The Legal Beat
For The First Time In History, The Majority Of The Harvard Law Review’s New Editors Are Women
Posted on Monday October 16, 2017
For all of the recent efforts by law schools and law firms that have been dedicated to gender diversity in the legal profession, one area that often goes neglected is the gender makeup of the nation’s top law reviews. As it did with its decision to accept the GRE as an alternative to the LSAT, Harvard Law School has once again taken the lead, this time, with the gender composition of its prestigious law review.
In 2013, the Harvard Law Review decided to include gender as part of its admissions process, and just last year, it welcomed its most diverse class of editors ever. Following up on those accomplishments, the Harvard Law Review recently elected ImeIme A. Umana to serve as its president, the first black woman to serve in that role. Now, for the first time in its 131-year history, the Harvard Law Review has selected an editorial class where the majority of its members are women. There are 24 women and 22 men in this year’s class of new editors. As detailed in the Harvard Crimson, some people were incredulous that the Harvard Law Review would do such a thing:
Leila Bijan, one of the newly selected editors and a vice president of the Women’s Law Association, said she counted the names on the list she was sent the day she was accepted and was very impressed by the number of women.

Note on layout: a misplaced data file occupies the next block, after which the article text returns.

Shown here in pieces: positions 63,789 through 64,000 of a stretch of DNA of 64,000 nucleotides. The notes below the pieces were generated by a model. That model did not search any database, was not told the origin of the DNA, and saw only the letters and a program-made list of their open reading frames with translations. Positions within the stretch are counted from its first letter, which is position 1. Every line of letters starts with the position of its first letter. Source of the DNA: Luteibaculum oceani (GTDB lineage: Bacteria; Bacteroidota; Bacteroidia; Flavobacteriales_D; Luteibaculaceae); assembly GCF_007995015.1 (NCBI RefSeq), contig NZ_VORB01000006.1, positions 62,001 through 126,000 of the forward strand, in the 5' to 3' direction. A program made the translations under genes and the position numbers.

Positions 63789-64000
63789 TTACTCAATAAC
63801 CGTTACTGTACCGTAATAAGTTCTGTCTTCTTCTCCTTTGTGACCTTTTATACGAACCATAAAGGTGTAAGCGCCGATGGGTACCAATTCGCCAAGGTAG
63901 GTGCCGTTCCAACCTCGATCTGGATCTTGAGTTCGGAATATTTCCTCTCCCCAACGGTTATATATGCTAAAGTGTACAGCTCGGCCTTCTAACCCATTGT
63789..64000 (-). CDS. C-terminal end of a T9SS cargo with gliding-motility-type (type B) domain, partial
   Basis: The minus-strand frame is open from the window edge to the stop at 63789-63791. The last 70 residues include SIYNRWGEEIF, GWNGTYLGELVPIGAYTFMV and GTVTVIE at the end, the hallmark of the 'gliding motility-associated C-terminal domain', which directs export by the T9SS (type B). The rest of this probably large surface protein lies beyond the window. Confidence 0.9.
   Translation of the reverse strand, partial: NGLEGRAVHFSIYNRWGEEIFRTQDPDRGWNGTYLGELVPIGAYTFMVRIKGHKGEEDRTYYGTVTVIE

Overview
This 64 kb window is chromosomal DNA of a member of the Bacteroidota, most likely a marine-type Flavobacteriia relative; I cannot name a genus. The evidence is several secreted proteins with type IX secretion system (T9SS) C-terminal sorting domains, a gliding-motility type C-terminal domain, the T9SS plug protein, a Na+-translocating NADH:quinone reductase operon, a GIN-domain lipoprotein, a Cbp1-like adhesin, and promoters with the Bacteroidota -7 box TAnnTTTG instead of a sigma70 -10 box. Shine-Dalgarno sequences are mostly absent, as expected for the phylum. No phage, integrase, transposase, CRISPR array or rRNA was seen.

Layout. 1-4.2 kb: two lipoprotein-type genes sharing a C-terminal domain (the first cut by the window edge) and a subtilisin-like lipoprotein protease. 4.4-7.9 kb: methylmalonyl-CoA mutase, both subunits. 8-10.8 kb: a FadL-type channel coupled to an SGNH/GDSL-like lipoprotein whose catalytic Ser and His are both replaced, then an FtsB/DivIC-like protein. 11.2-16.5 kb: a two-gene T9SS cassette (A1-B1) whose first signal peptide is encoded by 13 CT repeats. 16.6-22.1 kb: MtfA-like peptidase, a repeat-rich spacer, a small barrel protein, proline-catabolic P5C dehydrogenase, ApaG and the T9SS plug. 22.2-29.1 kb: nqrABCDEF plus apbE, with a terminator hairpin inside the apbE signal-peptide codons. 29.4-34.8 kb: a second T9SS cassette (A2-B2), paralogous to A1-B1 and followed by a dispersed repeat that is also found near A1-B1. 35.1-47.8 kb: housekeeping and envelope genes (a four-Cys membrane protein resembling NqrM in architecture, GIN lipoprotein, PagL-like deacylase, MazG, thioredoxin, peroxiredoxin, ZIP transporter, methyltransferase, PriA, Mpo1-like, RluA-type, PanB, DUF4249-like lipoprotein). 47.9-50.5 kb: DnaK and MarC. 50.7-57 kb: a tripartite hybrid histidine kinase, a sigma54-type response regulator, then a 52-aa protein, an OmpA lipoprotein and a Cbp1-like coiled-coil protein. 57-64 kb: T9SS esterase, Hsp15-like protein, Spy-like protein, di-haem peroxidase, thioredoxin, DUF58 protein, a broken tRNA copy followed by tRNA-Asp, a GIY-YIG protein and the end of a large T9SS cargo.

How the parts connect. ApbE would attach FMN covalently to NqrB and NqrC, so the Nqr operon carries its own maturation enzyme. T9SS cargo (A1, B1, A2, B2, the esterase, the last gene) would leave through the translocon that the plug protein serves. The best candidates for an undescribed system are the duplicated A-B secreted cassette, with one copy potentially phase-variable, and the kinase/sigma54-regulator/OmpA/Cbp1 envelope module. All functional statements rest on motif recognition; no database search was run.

“It actually caught my eye that there were a lot of women on there, and I went through and I counted that there were more women than men,” Bijan said. “I remember telling one of my friends that and I think his reaction was, ‘Oh I don’t know, that doesn’t sound like something that would happen on the Law Review.’”
That did happen on the Harvard Law Review, and it should happen on law reviews at law schools across the country. Why? Umana has a very good reason: “Bringing together editors from different backgrounds uniquely enriches our writing and editing process. Perhaps more importantly, achieving gender parity underscores an unequivocal truth: women belong on the Law Review.”
Will more top law schools welcome majority-women editorial classes? We suppose we’ll have to wait to see if Harvard Law just started another trend.
Law Review Elects First Ever Majority Female Class [Harvard Crimson]
Staci Zaretsky has been an editor at Above the Law since 2011. She’d love to hear from you, so please feel free to email her with any tips, questions, comments, or critiques. You can follow her on Twitter or connect with her on LinkedIn.